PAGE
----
Latest Kaiser Health News Stories
In this episode of “What the Health?” Julie Rovner of Kaiser Health News, Stephanie Armour of The Wall Street Journal, Margot Sanger-Katz of The New York Times, and Joanne Kenen of Politico discuss Congress’ tardiness in renewing the Children’s Health Insurance Plan (CHIP), and play the parlor game of who might become the new secretary of Health and Human Services. Also, the pod panel interviews Rep. John Larson (D-Conn.) about his new Medicare buy-in bill.
Doctors offering this care charge a monthly fee for services that can be handled in the office. But patient advocates warn it is not insurance and offers no coverage for hospital or specialist care.
Technical glitches with a mandatory credentialing course are, many say, the latest in a series of complications that could make it harder to help people get coverage.
Research published this week by JAMA Cardiology analyzed pharmacy claims data related to a new class of cholesterol-lowering drugs.
Even though the Affordable Care Act has dodged another legislative bullet, it still faces challenges.
The insurer says hospital-based imaging services are too expensive and the independent facilities provide high-quality care.
The statement from the Maine senator came after the Congressional Budget Office said the bill would cause millions of people to become uninsured.
The shutdown, which raised protests from navigator groups, will occur from midnight Saturday to 12 p.m. Sunday on all but one weekend.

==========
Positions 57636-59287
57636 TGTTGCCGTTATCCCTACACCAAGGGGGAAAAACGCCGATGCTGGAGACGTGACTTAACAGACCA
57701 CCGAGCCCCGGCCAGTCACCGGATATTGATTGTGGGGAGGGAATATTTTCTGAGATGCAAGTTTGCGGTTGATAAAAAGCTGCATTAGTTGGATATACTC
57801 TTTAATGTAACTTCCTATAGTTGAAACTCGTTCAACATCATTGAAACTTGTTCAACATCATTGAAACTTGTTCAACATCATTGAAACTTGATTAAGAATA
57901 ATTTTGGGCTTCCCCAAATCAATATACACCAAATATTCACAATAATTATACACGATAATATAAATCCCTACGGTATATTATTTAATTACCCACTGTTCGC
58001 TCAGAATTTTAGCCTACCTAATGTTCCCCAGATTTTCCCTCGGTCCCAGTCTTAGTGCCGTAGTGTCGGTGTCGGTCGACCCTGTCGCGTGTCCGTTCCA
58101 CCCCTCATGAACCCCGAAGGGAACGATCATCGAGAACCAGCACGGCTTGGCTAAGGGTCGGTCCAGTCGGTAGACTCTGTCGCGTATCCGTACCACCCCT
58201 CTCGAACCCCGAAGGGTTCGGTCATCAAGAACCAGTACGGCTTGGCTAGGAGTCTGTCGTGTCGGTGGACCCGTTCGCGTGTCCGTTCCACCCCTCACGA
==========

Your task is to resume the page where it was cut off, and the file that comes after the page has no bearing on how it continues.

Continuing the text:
In this Facebook Live, KHN’s Julie Rovner talks to Bruce Lesley, president of First Focus, about the current state of play on CHIP reauthorization.
Sept. 30 marks the end of Medicare’s temporary offer to waive penalties for certain late Medicare enrollees with Affordable Care Act insurance coverage.
The company’s drug spending prediction, far above other insurers in the individual market, has experts scratching their heads. Anthem cites market volatility.
The average provider network includes only 11 percent of all the mental health care providers in a given market, according to a study this month in the journal Health Affairs.
Republicans are making a concerted push to unite around a bill sponsored by Sens. Lindsey Graham and Bill Cassidy that would gut major provisions of the federal health law.
Employers report the sixth consecutive year of small increases, but workers at small firms feel the biggest pinch, according to the Kaiser Family Foundation survey.
The Trump administration has dramatically trimmed money for the groups that help people enroll in marketplace plans, but those navigators say federal officials have unrealistic assessments of the tasks involved.
In this episode of “What the Health?” Julie Rovner of Kaiser Health News, Joanne Kenen of Politico, Margot Sanger-Katz of The New York Times and Stephanie Armour of The Wall Street Journal discuss Democratic, Republican and bipartisan health proposals all being pursued in Congress, including the latest version of Sen. Bernie Sanders’ (I-Vt.) “Medicare-for-All” proposal. Plus, for “extra credit,” the panelists recommend their favorite health stories of the week.
Census Bureau reports that 28.1 million people in the country were without insurance in 2016, down from 29 million the year before.
Insurers can reduce benefits or change cost sharing, but they are generally supposed to tell enrollees about the change beforehand. And although plans must tell patients when they are denied coverage, sometimes treatment is affected for other reasons.
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Gobbling up doctors’ independent practices is lucrative for hospital systems — but not necessarily a good deal for the physicians or consumers, critics say. Northern California is a case in point.